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9/22/2017 12:11:25 AM
Posted: 9/2/2005 5:29:29 PM EDT
Second showing in a couple of hours.

This should be good for 4+ pages of why the Navy needs to bring back the battleship discussion/flame fest.

Friday, September 2

Join us for a review of the incredible 51-year career of BB-63, the battleship Missouri, which fought in WWII, the Korean War, and Desert Storm. The crew that served on her last voyage could have been grandchildren of the men who fought on her first. Though this behemoth should have been a relic after WWII, she was continually upgraded, making her a formidable first-line warrior to her final day in commission. Launched in 1944, she was the last battleship built and the last in service. But her most enduring image came in 1945, when the Allies accepted Japan's surrender on her deck in Tokyo Bay. Now a national monument in Pearl Harbor preserving the details of that historic day, we step aboard with some of the great men who served in her during the long career of this icon of US naval history.

Link Posted: 9/2/2005 5:46:08 PM EDT
Six looks and no responses?

You guys are SLACKING!
Link Posted: 9/2/2005 5:56:51 PM EDT
U.S.S. Missouri was a bit of a latecomer to WWII. Many navy personnel were real pissed that she was the ship chosen for the surrender ceremony in Japan. She was chosen because Truman was from Missouri. The prevailing opinion of many of the sailors, like my father, who spent most of the war in the Pacific was to have the ceremony on one of the old battleships sunk at Pearl Harbor and raised for furhter duty. They really wanted to drive the knife in deep and twist it real good.

All that aside, she is a noble ship with a proud history. I think they should alway have one of those battleships afloat. No other ship flies the flag with as much class as a battleship. These were work-a-day ships whose primary purpose was to slug it out against the best behemoths the other navy had to offer. I think just about every naval captain today would jump at the chance to command one of these.
Link Posted: 9/2/2005 6:03:28 PM EDT
Link Posted: 9/2/2005 7:24:43 PM EDT

Originally Posted By thebeekeeper1:
My wife and I were able to board her in August of 1999. We stood on the Arizona Memorial earlier in the day, then were further humbled to touch the spot where the kamikaze plane hit and then stand a few feet away in the exact spot the Japanese surrendered. It was one of the most moving moments in my life. I can't really say anything more than that--except that every American needs to view Pearl Harbor as their Mecca and find a way to go there before they die.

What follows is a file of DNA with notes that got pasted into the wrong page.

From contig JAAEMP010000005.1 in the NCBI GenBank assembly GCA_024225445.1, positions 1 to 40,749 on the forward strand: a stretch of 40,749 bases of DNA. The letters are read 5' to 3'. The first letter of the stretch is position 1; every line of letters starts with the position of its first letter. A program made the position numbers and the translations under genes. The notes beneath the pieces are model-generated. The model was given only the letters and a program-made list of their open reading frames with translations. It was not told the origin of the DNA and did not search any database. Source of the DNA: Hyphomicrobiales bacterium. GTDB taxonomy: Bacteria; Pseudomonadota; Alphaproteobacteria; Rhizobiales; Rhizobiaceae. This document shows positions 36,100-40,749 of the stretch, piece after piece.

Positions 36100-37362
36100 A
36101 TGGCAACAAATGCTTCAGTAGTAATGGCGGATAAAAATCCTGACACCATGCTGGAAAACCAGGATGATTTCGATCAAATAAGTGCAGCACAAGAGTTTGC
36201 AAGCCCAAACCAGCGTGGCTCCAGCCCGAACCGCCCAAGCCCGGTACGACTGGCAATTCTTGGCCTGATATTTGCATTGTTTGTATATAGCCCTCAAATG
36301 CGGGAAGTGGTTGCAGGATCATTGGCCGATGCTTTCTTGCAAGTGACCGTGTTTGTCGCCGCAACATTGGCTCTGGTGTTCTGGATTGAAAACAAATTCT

Really the only reason I would like to go to Hawaii.

Someday I'll make it.
Link Posted: 9/3/2005 9:14:30 AM EDT
Link Posted: 9/3/2005 9:17:23 AM EDT
The Mighty MO

Link Posted: 9/3/2005 9:26:03 AM EDT
[Last Edit: 9/3/2005 9:52:43 AM EDT by Valkyrie]
I was just there!

Impressive to say the least! Had my flag flown over her too.. As for the discussion of obsolecance, I think that the BB represents a time of really carrying a big stick. It made a visual statement. Yeah there is surgical strike capability by our modern ships but raw firepower is hard to deny. I say that the USN should have kept the 4 Iowa class ships should have been sailed until they were no longer sea worthy.

One of the most interesting and uniquely Navy things I saw while on board was the surrender documents. All squids know that when a mistake is made on a Navy document or log that a line is to be drawn through and the correction made below and initialed to the left.. Well The Canadian Representative at the surrender signed on the wrong line and everyone else was required to sign on the wrong line subsequently. So in typical USN fashion, a line was srtuck through the text and the correction made in hand below and initialed to the left! Only a squid can appreciate it.

Link Posted: 9/3/2005 9:45:04 AM EDT

and yours truly!

Link Posted: 9/3/2005 9:57:00 AM EDT
One more comment.. Did you know that the USS New Jersey is 6" longer than her sister ships the Wisconsin, Iowa, and Missouri? The New Jersey was built at the naval Shipyard in Philadelphia, PA and her builders decided that she will be the largest BB of the class so they added 6" in length to her design! True as stated at the musuem in Camden, NJ on board the USS New Jersey!
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